Survivor of rare polio-like illness shares her story

In 2014, Lydia Pilarowski was diagnosed with acute flaccid myelitis. While some children never fully recover from AFM, Lydia has improved steadily over the last four years.

Posted: Oct 18, 2018 8:44 PM
Updated: Oct 18, 2018 8:47 PM

The US Centers for Disease Control and Prevention has received reports of 127 patients under investigation for acute flaccid myelitis this year. Of these, 62 have been confirmed by the CDC, and the remainder continue to be investigated, said Dr. Nancy Messonnier, director of the agency's National Center for Immunization and Respiratory Diseases. noting that the confirmed cases are in 22 states.

Acute flaccid myelitis, also called AFM, is a rare but serious condition that affects the nervous system and causes the muscles and reflexes to suddenly become weak, she said Tuesday. Specifically, the disease affects the area of the spinal cord called gray matter. Because the symptoms are similar, AFM is often confused with polio, a crippling and potentially fatal disease that is caused by a virus.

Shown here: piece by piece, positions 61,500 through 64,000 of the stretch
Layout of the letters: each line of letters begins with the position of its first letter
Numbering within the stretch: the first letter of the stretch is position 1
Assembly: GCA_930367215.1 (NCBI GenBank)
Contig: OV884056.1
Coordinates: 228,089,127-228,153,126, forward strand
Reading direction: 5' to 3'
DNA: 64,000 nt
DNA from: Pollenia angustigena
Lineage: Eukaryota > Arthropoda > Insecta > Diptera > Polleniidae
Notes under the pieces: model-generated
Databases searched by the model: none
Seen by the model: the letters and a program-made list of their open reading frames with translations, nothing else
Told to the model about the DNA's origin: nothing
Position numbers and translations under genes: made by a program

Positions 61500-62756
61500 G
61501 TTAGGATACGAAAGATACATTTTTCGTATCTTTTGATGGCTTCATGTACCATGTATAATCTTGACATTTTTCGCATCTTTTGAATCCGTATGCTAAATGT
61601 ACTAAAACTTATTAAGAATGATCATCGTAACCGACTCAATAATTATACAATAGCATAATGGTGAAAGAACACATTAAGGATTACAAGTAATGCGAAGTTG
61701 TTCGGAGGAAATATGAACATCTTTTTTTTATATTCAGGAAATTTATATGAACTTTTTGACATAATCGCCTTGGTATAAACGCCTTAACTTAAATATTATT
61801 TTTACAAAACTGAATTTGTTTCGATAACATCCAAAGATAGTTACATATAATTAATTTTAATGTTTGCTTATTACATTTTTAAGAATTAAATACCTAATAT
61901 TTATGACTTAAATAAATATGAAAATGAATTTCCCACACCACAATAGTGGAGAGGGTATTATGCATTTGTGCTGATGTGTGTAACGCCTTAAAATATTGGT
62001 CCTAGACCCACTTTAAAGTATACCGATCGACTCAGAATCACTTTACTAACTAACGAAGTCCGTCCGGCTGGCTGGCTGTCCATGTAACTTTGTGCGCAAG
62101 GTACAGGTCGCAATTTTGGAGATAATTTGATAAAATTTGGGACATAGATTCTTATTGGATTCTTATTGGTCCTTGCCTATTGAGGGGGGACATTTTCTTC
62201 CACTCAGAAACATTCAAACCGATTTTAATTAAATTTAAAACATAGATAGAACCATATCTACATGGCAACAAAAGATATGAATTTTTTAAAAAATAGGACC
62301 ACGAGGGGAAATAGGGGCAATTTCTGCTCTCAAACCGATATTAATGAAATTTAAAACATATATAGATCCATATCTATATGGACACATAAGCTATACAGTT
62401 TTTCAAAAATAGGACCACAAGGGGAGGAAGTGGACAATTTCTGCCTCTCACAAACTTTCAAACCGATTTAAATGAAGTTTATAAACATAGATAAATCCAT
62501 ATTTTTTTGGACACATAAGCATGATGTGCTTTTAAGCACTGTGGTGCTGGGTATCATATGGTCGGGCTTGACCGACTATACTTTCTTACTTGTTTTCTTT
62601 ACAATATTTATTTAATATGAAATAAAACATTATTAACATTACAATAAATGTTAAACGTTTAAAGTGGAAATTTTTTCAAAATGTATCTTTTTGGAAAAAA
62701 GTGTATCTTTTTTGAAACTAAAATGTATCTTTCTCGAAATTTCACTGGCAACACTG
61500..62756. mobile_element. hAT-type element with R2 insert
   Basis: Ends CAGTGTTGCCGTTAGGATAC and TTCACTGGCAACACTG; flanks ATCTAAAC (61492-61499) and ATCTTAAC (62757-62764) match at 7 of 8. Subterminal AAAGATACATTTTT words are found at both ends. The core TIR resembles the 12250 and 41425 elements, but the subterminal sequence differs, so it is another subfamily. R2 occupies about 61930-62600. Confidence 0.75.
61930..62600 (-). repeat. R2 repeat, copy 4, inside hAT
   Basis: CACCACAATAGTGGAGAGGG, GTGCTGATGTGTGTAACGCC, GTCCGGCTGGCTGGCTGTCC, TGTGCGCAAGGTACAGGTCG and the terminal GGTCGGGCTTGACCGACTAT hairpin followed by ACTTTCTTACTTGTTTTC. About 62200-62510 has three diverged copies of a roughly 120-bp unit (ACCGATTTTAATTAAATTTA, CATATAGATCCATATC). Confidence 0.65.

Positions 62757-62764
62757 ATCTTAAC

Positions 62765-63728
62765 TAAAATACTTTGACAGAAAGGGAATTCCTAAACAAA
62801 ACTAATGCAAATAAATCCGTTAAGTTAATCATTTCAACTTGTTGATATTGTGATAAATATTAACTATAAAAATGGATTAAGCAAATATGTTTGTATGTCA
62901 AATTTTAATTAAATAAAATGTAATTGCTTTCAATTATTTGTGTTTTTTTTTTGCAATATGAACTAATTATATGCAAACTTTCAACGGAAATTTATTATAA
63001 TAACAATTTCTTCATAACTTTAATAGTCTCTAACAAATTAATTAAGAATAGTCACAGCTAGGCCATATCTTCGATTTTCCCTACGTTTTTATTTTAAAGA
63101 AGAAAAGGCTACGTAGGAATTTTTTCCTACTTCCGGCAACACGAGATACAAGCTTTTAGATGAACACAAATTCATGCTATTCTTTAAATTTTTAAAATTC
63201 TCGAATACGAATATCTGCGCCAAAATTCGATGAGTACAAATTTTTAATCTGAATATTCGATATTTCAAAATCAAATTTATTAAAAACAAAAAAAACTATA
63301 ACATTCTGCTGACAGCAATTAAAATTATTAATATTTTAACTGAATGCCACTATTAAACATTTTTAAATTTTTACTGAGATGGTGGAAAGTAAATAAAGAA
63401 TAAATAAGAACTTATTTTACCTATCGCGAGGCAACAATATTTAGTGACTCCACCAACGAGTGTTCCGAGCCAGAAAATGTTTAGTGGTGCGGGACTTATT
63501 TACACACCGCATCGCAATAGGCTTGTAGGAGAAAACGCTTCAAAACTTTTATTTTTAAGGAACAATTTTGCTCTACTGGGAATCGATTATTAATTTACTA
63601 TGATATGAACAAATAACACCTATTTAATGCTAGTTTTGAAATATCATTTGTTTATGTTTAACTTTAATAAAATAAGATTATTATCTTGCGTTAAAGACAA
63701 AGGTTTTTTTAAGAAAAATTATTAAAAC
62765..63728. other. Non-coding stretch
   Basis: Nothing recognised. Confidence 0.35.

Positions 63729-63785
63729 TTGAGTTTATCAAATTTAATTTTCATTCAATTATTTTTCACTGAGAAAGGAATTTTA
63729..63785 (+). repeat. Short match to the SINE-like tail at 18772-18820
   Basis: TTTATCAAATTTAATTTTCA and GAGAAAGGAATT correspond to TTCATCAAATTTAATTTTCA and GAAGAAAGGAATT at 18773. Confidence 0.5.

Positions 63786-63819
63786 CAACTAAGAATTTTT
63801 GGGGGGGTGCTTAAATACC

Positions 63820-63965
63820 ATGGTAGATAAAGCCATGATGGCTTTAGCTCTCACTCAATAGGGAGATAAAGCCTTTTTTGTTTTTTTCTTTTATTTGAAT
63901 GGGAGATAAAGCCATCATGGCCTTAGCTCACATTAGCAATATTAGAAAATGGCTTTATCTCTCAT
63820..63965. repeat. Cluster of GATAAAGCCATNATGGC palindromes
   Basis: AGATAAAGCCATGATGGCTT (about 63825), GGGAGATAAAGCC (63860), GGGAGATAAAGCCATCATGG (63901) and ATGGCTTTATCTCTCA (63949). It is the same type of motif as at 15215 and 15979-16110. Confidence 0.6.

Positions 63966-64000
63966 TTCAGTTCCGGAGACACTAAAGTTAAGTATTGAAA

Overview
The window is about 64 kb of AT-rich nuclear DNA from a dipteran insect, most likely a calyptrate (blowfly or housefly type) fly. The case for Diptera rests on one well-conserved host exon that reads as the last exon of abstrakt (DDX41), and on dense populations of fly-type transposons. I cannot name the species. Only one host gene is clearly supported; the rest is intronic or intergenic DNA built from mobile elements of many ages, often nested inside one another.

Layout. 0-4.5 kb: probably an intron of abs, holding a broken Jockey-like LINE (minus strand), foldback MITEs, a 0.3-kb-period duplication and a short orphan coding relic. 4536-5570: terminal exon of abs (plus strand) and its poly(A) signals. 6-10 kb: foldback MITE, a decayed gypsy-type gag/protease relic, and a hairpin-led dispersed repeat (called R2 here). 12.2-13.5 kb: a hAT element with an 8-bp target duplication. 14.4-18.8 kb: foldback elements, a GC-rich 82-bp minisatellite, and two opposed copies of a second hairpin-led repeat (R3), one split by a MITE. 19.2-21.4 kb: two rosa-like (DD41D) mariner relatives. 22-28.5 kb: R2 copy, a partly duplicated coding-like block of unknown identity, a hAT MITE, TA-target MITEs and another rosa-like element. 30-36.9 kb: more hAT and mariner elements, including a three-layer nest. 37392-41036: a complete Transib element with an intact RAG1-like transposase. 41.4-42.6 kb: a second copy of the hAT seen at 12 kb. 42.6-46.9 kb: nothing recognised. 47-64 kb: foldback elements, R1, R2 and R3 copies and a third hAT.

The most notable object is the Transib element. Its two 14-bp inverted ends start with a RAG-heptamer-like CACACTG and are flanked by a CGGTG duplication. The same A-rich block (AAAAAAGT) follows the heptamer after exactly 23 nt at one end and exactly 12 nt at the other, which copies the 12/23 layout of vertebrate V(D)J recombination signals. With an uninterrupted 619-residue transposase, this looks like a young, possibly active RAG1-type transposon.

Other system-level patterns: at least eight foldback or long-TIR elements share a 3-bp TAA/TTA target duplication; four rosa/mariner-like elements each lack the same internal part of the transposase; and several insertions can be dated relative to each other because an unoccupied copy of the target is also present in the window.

The overall rate of AFM is fewer than one in a million, she said.

An average age of 4

The average age of the patients in all confirmed cases over the past five years is just 4 years old, and more than 90% of the cases overall occur in children 18 and younger, according to analysis of cases reported in recent years. Though AFM has not claimed any lives this year, there was one death in 2017.

"CDC has been actively investigating AFM, testing specimens and monitoring disease since 2014, when we first saw an increase in cases," Messonnier said. "Most AFM cases occur in the late summer and fall,." which she referred to as "seasonal clustering." No geographic clustering has been found and there is no other "unifying factor to explain the peaks," she added.

While AFM is not unique to the US, Messonnier said, "no one else has seen seasonal clustering every other year."

"We have not been able to find a cause for the majority of these AFM cases," she said. "Right now, we know that poliovirus is not the cause of these AFM cases. CDC has tested every stool specimen from every AFM patient. None of the specimens have tested positive for poliovirus."

AFM may be caused by other viruses, including enterovirus, environmental toxins and a condition in which the body's immune system attacks and destroys tissue that it mistakes for foreign material, Messonnier said: "This is a mystery so far, and we haven't solved it yet, so we have to be thinking broadly."